Long Exposures are the Secret This is one of the lesser known night time photography tips... it deals with cows. Did you think all the night time photography tips dealt with horses?
If you've ever heard the expression "till the cows come home," you will never think about it the same after today.
Why? Because I'm going to use a farm analogy to describe the relationship between shutter speed, aperture, and proper exposure.
During the day, with 1,000 cows in the field, you only have to leave the barn door (aperture) open a short time before 50 cows wander in and fill up the feeding station (equivalent of enough light to take a picture). Stay with me, here.
At night time, with only 85 cows remaining scattered about in the field, you need to leave the barn door open a much longer time before 50 cows wander in and fill up the feeding station.
Photography works the same way. During the day, since there is so much light available, the aperture (barn door) only needs to be open say, 1/500th of a second to accumulate all the light your camera needs to produce a high quality photograph.
However, at night time, with much less light available, the aperture needs to remain open a much longer time period (from 1/2 to 30 seconds) to accumulate the amount of light needed for a good photograph. The night time photography tip summary is:
Slow shutter speed =The only reason the photo above is more difficult to take at night than it would be during the day is that you need a tripod. Really, that's about it!
Aperture remaining open longer =
OK, that's really not all of "it," but having a tripod is a significant step. As an alternative, you could try sitting the camera on a sturdy support (if you can find one), but it would have to be free from all vibrations.
See if your camera has a "night time" or "night scene" mode that implies using it during low-light situations. If it does, it will make things easier for you, but not necessarily provide a higher quality photograph.
As a personal note, I prefer making the following types of adjustments myself rather than use the "Night time" setting on my camera. The reason being: the "night time" settings are locked in by the manufacturer and may not be ideal for each situation.
Therefore, if you have a unique situation, using the "automatically programmed" night setting may not generate the best photograph. Some night time photography tip, huh? On the other hand, you can always make Photoshop adjustments the next day to produce the perfect photo.
OK, end of my personal note and back to the non-cow night time photography tips. Without a night time scene mode, you need to get involved with a few settings. Let's first cover the...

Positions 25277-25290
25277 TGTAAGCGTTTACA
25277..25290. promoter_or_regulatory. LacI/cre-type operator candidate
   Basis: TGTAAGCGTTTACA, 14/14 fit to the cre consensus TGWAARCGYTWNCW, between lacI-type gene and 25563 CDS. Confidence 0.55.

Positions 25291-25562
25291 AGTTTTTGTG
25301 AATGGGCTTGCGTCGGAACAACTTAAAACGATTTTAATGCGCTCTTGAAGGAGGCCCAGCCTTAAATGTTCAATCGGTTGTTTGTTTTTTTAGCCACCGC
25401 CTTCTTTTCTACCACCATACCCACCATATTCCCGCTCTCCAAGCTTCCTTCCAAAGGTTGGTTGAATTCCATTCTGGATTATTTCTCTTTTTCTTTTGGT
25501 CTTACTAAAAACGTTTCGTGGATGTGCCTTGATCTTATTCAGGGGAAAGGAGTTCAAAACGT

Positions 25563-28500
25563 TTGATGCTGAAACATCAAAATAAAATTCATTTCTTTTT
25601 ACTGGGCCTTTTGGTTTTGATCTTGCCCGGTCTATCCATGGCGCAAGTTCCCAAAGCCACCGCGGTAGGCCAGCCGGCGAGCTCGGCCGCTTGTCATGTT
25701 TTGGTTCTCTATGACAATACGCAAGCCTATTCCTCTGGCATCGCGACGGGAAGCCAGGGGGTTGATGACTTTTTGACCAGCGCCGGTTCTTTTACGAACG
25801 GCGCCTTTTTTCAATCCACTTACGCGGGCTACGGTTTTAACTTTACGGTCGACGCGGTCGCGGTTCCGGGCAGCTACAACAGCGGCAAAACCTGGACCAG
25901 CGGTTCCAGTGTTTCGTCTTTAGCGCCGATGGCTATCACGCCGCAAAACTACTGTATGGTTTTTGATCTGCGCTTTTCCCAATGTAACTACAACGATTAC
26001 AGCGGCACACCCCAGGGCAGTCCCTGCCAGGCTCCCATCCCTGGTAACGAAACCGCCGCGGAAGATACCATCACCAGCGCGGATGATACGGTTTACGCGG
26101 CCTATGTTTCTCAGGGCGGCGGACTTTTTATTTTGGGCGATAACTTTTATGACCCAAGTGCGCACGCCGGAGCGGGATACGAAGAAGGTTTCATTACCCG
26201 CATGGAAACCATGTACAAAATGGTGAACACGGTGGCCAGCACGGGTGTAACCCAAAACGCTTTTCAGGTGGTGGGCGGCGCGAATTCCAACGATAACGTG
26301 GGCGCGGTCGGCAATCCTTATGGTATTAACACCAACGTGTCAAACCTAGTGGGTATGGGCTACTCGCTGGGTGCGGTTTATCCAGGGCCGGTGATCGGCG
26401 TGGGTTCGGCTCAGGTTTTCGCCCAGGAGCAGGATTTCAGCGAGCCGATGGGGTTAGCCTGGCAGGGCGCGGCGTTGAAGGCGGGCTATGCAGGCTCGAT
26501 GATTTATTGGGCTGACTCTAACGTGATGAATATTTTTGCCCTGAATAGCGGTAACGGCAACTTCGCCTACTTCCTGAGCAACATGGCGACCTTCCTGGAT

Ideal Night Time Scenario
- The sky is clear with at least a 3/4 moon
- Temperature is between 45 - 80 degrees, and the weather is calm
- You can position the camera the perfect distance from your subject
- Your camera is on the tripod and ready for the shot
- With the small flashlight you always have in your camera bag, switch the camera mode to the equivalent of "Night Scene" mode
- Set the focus to "Manual," and set it to infinity.
- You trip the shutter with a remote shutter release or self-timer
That's all there is to it. But to truly understand these night time photography tips, let's quickly review what really happened...
- The only thing you did differently than for a typical daytime photograph was securing the camera to the tripod.
- Here's a "sort-of" night time photography tip: If your camera can use an external shutter release, consider getting one, especially if you plan on taking long-exposure shots.
Since camera shake is the greatest cause of ruined night time photographs, not touching your camera when you press the shutter is your best strategy.
- To avoid camera shake if you don't have an external shutter release, use the self-timer. Pressing the shutter button will usually cause small vibrations, but by the time the the self-timer runs down and the picture gets taken, all vibrations should have passed.
Technically, that doesn't fall under "night time photography tips" because it applies whenever you want to insure against camera shake, not just at night.
If your camera is capable of more control during long exposure situations,
- Set the ISO between 100 and 400
- Set the F-stop to around F/5.6
- Press the shutter
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